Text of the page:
- Length: 8.82 m (28 ft 11 in)
- Wingspan: 12.00 m (39 ft 4 in)
- Height: 3.75 m (12 ft 4 in)
- Wing area: 20 m2 (215 sq ft)
- Empty weight: 2,525 kg (5,567 lb)
- Gross weight: 3,495 kg (7,705 lb)
- Powerplant: 1 × Mitsubishi Ha 112-II radial engine, 1,120 kW (1,500 hp) at take off.
- Maximum speed: 580 km/h (360 mph, 313 kn) at 6,000 m (19,700 ft)
- Cruise speed: 400 km/h (249 mph, 217 kn)
- Range: 2,200 km (1,367 mi, 1,189 nmi)
- Service ceiling: 11,000 m (36,090 ft)
- Climb to 5,000 m (16,400 ft): 6 min.
- Guns: 2 × 20 mm fuselage-mounted Ho-5 cannons, and 2 × 12.7 mm (.50 in) wing-mounted Ho-103 machine guns
Initially conceived as a stop gap design, the Kawasaki Ki 100 Ib was one of the finest Japanese fighters of World War Two although not introduced until 1945. One consequence of the American ‘island hopping’ campaign across the Pacific was to expose Japan to air attack by long range bombers. In response, the Imperial Japanese Army Air Force urgently sought fighters with improved high altitude performance.
To meet this need in the short term, Kawasaki produced a high altitude version of the Ki61 Hien (Swallow) fighter. However, problems with its liquid cooled engine resulted in large numbers of airframes being placed in storage awaiting serviceable engines. In an attempt to overcome this bottleneck, three airframes were modified to accept a Mitsubishi radial engine.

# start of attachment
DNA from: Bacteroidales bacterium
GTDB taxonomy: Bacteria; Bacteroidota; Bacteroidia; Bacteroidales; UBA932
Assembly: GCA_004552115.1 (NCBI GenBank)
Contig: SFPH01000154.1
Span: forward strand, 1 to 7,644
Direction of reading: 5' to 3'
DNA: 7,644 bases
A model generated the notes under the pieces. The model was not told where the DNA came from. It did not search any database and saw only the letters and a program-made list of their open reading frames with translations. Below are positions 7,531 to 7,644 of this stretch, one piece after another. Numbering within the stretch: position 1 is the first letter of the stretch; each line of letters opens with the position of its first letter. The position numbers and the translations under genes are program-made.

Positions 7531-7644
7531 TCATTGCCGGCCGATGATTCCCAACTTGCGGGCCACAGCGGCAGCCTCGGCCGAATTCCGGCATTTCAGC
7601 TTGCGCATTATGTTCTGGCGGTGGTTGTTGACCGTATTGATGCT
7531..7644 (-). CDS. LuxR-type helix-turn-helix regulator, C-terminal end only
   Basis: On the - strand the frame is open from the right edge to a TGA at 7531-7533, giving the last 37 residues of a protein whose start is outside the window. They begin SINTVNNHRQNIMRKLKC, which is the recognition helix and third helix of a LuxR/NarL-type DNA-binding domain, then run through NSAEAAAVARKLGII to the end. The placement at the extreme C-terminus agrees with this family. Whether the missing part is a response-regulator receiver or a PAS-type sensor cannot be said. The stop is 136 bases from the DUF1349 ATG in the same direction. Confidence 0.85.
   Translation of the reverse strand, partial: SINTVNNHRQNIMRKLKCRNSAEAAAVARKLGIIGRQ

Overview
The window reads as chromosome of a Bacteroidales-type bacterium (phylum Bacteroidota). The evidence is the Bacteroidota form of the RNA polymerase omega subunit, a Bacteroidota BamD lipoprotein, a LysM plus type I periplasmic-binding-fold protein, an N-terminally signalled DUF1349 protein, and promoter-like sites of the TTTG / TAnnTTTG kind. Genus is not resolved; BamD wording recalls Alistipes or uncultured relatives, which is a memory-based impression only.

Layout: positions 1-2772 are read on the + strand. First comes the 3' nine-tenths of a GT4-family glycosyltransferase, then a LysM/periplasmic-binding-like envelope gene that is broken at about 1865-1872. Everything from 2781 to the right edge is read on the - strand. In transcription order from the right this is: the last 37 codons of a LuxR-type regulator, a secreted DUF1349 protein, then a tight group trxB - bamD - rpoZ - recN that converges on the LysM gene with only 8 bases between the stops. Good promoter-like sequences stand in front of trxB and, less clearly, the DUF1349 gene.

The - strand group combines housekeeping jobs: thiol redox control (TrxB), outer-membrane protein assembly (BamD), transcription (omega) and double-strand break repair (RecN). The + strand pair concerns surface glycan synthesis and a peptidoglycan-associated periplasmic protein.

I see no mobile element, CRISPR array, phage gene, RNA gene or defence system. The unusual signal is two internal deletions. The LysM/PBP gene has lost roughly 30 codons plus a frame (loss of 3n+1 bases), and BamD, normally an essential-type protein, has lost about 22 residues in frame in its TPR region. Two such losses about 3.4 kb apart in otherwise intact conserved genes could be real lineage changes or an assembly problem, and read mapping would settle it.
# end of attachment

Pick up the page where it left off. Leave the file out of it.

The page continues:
Redesignated the Ki100, the first prototype made its maiden flight on 1 February 1945. Following an accelerated and highly successful flight test programme, 272 of the stored airframes were rebuilt to Ki100 Ia standard between February and June 1945 and pressed into service as Army Type 5 fighters. An additional 118 new airframes with bubble canopies designated Ki100 1b were manufactured before the Japanese surrender.
Fast, manoeuvrable, rugged and reliable, Allied pilots found the Ki 100 a formidable opponent. This is the only one to survive.